Friendship Poems

Emily Bronte Biography

Emily Bronte was born on July 30, 1818 in Thornton, in Yorkshire, England to Patrick Bronte and Maria Branwell. She was the younger sister of famed author Charlotte Bronte and the fifth of six children. In 1824, the family moved to Haworth, where Emily’s father was perpetual caretaker and it was in these surroundings that their literary oddities flourished. During their childhood, after the death of their mother, the three sisters and their brother Patrick Branwell Bronte created imaginary lands, which were featured in stories they wrote. Unfortunately little of Emily’s work from this period survived, except for poems spoken by characters.

In 1824, Emily, along with her four sisters, entered the Clergy Daughter’s School at Cowan Bridge, near Kirkby Lonsdale. When Maria and Elizabeth died there of tuberculosis in 1825, she and Charlotte quietly returned home to Haworth. Their father was a reclusive man and often spent his spare time alone, thus the motherless children entertained themselves reading the works of William Shakespeare, Virgil, John Milton and the Bible, playing the piano, doing needlepoint and telling each other stories.

In 1842, Emily began work as a governess at Miss Patchett’s Ladies Academy at Law Hill School, near Halifax though she left after about six months because she was homesick. Later, with her sister Charlotte, she attended a private school in Brussels that was run by Constantine Heger and his wife, Claire Zoe Parent Heger. She and her sister later tried to open up a school at their home, but had no pupils.

When her sister, Charlotte, discovered Emily’s poetic talent, it led her and her sisters to publish a joint collection of their poetry in 1846. To evade contemporary prejudice against female writers, the Bronte sisters cleverly adopted androgynous first names. All three of the women retained the first letter of their first names: Charlotte became Currer Bell, Anne became Acton Bell, and Emily became Ellis Bell. In 1847, Emily published her only novel, Wuthering Heights, as two volumes of a three volume set, the last volume, Agnes Grey , was written by her sister Anne. However its innovative structure somewhat puzzled critics. Although it received mixed reviews when it first came out, the book went on to become an English literary classic. In 1850, Charlotte went on to edit and publish Wuthering Heights as a stand-alone novel under Emily’s real name.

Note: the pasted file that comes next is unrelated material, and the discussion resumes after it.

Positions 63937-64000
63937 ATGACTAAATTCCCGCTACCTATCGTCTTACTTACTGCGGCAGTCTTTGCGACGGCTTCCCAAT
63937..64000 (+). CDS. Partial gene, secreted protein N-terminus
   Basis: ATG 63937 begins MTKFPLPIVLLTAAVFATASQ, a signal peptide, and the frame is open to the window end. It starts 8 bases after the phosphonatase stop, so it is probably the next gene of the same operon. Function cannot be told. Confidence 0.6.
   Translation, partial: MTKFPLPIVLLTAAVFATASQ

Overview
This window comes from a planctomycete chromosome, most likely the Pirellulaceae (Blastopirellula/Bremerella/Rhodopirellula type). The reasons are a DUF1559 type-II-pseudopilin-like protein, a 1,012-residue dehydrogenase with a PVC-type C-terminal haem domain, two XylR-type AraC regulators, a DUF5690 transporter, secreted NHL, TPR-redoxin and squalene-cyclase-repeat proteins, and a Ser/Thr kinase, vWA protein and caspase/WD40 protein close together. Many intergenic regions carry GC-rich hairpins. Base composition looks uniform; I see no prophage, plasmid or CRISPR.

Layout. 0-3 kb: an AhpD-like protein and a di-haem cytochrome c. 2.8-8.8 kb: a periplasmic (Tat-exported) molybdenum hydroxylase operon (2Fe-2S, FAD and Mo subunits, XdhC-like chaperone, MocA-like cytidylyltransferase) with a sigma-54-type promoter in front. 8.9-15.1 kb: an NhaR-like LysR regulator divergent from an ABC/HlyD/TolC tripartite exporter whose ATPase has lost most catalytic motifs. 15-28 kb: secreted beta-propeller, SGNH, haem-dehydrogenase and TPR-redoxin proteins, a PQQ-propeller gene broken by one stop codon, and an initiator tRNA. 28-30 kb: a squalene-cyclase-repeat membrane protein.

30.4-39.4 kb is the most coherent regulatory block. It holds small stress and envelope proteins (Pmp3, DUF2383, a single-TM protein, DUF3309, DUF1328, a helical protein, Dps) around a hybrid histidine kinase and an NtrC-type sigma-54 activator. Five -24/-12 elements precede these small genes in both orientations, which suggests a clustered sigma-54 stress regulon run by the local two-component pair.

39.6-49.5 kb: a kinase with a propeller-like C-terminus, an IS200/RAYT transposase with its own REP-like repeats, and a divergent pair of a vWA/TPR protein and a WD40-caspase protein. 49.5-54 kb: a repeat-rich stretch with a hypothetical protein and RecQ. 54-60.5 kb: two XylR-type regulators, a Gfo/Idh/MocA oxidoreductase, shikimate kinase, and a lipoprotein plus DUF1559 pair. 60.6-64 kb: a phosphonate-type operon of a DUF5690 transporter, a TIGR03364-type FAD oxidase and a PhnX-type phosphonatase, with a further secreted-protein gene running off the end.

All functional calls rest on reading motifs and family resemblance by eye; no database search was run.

It is interesting to note that Bronte’s own home in the bleak Yorkshire moors provides the setting for the at-times other-worldly passions of the Byronic Heathcliff and Catherine. Despite the initial mixed reviews of Wuthering Heights it is still in print today and has inspired numerous television and feature film adaptations. As with most of the Bronte sister’s popular novels, many readers have tried to find biographical parallels in them. Emily has often been characterized to mythic proportions as deeply spiritual, free-spirited and reclusive as well as intensely creative and passionate, an icon to tortured genius.

Emily’s health, similar to her sisters’, had been weakened by the harsh local climate at home and at school. She had caught a cold during the funeral of her brother in September, which led to tuberculosis. Refusing any medical help, she died on December 19, 1848 at about two in the afternoon. She was interred in the Church of St. Michael and All Angels family capsule, Haworth, West Yorkshire, England.

Emily Bronte is popularly regarded as the epitome of the talented writer who died after only a short blaze of genius, more so than either of her sisters. Allusions to her in popular works are very frequent. The Hollywood film Devotion that was filmed in 1943 but not released until 1946, was a loosely historical biography of the sisters, with Emily portrayed by Ida Lupino and Charlotte by Olivia de Havilland. References continue to abound in literature, movies and even theater.

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